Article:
The Fleming Foundation Cultural Commentary


Wednesday’s Child: Letter from Tuscany

If ever I had the temptation to shirk my duty as the gentle reader’s clarion and dulcimer, if ever I wanted to declare myself on holiday and beg off for just a single week, if ever nature triumphed over nurture to make a child’s chore of the fast approaching Wednesday, it is now. I am in Tuscany, where the other day it actually rained – that last word describing an atmospheric condition when condensed moisture falls from the sky in drops, see also snow. In July in Palermo, where it last snowed in 1956, leaving an air conditioned house to...


Herodotus Book I, Continued: Democracy and Tyranny

By Herodotus’ time, tyranny had developed a bad name, and he his descriptions of their behavior constitutes a pragmatic manual to set beside Machiavelli’s The Prince.  Tyrants champion the poor and the weak particularly women and foreigners; they are lustful and prone to adultery and eccentricity—Periander was accused of having relations with his dead wife.  They maintain power by disarming the citizenry and oppressing anyone who is distinguished for birth, talent, virtue, or wealth.  I know, it sounds exactly like the Democratic Party today.


A Generation of Peace?

In 1970, a year in office, President Nixon gave an address to the UN titled “A Generation of Peace.” With the Cold War hot in Vietnam and elsewhere, and American campuses and cities erupting in riots, it didn’t seem peace was at hand. Yet Nixon soon went to Moscow and Beijing in his still-famous trips. “Only Nixon can go to China” has become a saying meaning someone who is strong in one area using that to work out a compromise with an enemy.  In his 1972 campaign, Nixon’s slogan was “A Generation of Peace,” and he won 49 states in...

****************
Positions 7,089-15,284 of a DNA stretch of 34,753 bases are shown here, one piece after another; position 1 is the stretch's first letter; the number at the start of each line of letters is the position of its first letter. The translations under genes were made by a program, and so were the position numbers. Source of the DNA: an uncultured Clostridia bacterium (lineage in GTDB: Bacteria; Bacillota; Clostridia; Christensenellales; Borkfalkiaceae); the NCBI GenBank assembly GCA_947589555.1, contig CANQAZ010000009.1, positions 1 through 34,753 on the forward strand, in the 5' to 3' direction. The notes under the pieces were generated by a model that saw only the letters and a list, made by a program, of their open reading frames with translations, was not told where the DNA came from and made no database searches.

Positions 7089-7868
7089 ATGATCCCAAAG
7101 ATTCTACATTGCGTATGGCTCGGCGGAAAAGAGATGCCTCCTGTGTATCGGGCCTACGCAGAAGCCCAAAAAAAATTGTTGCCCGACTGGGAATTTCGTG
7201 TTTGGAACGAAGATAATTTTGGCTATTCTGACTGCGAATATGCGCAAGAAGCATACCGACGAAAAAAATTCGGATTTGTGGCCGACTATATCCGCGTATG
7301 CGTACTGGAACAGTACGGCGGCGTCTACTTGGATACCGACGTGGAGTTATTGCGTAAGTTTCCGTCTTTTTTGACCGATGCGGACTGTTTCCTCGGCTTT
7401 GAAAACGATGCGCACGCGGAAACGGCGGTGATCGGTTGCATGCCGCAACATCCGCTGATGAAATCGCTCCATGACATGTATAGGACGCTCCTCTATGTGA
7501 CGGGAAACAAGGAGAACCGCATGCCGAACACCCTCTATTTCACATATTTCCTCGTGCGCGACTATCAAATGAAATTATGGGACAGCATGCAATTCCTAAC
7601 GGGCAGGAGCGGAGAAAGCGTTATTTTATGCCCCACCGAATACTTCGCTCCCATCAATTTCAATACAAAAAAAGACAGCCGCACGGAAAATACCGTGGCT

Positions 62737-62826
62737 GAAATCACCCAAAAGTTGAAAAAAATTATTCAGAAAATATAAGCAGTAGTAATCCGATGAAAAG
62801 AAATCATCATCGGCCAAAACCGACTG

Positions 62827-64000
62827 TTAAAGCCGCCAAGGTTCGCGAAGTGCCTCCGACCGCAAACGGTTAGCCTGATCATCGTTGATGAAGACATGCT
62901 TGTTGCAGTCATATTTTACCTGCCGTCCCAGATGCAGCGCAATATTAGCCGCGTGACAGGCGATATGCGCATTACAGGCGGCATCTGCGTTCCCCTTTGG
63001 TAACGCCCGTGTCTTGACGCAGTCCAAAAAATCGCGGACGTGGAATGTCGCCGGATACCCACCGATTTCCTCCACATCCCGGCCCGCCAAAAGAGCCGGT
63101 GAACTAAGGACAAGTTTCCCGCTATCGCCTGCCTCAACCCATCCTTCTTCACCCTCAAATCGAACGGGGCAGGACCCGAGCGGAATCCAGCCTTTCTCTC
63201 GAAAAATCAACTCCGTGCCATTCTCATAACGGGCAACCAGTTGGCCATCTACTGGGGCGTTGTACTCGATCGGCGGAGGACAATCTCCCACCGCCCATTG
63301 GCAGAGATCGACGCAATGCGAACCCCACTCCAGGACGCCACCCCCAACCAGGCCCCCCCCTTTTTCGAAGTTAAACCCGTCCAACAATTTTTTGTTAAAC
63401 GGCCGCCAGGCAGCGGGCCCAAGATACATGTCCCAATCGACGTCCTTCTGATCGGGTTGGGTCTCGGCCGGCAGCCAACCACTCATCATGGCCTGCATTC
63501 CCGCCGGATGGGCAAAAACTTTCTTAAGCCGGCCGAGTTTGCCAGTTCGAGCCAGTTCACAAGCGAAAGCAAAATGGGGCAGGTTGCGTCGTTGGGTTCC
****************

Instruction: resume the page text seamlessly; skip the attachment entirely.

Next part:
Autodidact: Herodotus, Part I

Since the Persian Wars—like the Punic Wars, the Crusades, and the West’s ongoing struggle with Islam—serve to define who we are, perhaps it would be useful to take a brief look at the parts of Herodotus that are directly relevant to the cultural struggle between the West and its enemies.


Thomas Fleming Interviews Ched Rayson

CPR: I began to wonder if this website was a good place to launch the book.  It is not the small circulation that disturbed me, but the apparent lack of interest.  When I asked for the metrics on my chapters in comparison with other stuff, what you gave me showed a huge gap between pieces authored by you and those that had been written by others.  I began to wonder if this site was not simply, you know, some kind of ego trip for an editor who had been bounced from his job.  The idea of you getting more attention than me was pretty demoralizing.


Rending the Seamless Garment, II: Killing the Killers

I have heard liberal Catholic priests and Protestant ministers say that there is something “unchristian” about the death penalty.  I have even heard those who say that the Church has always been opposed to executions, but I challenge them to cite one passage of Scripture or one creed, one conciliar document, one encyclical that unequivocally condemns the execution of murderers.